A third of 18- to 24-year olds have a second job to help boost their finances, new research has discovered.
Of those with two jobs, one in three people said it was to help them survive financially – especially for students whose finances are notoriously low.
The research from thinkmoney also suggested that 17% of adults in the UK had some form of second job.
This equates to one in every six people and while one third of people said they could not survive financially without additional income from a second job, more than half (51%) took additional employment purely to boost their disposable income levels.
Opting to freelance
Freelancing was the most popular option for people with a second job, accounting for 16.8% of people with two roles.
It was particularly popular amongst men as 19% of men compared to just 15% of women said they freelanced to earn extra income.
Older people were also more likely to freelance with one third of those aged 45-54 years and a quarter of over 55s enjoying some sort of additional freelance work in addition to their main job.
That compares to just one in ten 25-34-year-olds – suggesting that the older generations are keen to use their extensive experience to earn extra money in later life.
Bar work and admin jobs were also popular with 15.9% and 13.8% of people with two jobs working these roles.
Retail and cleaning roles took up 13.5% and 12.6% of second roles while deliveries, waiting in restaurants, and child minding were also popular.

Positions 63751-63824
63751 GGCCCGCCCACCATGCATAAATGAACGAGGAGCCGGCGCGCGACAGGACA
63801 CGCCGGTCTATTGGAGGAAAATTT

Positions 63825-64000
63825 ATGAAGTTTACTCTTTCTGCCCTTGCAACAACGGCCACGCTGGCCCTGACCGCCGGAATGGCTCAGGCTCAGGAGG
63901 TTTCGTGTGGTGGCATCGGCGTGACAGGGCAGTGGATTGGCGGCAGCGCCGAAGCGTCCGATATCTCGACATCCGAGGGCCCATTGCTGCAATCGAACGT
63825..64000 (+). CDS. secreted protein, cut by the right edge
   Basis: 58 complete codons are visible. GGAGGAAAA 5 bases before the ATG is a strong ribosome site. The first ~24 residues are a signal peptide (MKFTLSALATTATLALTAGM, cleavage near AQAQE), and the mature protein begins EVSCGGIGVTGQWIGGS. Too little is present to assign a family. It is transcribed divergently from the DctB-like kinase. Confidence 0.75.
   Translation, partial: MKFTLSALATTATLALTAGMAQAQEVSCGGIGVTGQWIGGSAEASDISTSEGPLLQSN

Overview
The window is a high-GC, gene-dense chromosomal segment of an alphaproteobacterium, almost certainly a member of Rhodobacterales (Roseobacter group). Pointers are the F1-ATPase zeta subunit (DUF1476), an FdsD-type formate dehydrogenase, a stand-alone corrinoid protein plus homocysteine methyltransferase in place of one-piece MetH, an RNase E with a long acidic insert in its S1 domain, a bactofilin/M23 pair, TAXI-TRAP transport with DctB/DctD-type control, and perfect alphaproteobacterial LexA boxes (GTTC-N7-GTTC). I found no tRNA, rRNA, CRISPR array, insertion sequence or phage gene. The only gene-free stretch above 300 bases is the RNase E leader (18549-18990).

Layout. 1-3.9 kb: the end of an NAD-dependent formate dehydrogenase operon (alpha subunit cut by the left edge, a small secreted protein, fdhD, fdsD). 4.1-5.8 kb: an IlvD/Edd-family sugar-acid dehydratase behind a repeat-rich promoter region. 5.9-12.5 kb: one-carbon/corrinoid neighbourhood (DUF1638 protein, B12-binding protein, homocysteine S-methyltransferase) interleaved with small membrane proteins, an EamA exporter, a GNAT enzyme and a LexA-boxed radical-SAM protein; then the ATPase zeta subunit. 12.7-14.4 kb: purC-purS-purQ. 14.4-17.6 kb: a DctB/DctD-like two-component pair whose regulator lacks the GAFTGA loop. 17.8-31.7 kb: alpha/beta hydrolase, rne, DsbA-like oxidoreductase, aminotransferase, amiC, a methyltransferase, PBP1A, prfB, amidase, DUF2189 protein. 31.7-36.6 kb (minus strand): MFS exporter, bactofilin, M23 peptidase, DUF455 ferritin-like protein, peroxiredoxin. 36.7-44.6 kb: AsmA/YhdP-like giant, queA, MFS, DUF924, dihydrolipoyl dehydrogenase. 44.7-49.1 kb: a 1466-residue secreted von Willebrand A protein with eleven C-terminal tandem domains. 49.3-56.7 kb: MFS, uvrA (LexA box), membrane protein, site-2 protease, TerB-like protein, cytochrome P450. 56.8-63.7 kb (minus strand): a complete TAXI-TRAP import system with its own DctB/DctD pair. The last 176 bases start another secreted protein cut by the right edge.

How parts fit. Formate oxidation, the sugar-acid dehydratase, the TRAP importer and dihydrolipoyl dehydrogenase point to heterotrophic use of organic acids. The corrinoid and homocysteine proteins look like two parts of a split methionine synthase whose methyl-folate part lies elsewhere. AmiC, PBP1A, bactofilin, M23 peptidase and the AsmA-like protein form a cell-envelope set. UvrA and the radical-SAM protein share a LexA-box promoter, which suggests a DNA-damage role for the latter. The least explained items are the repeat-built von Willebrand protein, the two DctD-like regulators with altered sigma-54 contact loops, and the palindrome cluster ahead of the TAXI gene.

Such options make managing finances easier; especially as a lack of money can place real pressures onto health, family life and relationships. The extra income provides a safety net for those who feel that their main jobs are not providing an adequate level of financial protection.
Managing finances is a vital part of calculating whether a second job might be required to make ends meet – low levels of disposable income may sway the decision towards an additional part-time role.
Essential bills and the cost of living can quickly add up – especially when rent, food and unexpected bills are taken into account.
Using an additional account to manage these essential funds can mean that money is always available to cover these expenses. Alternatively, loading funds onto a prepaid card can ensure that funds can cover the essentials before levels of disposable income are considered.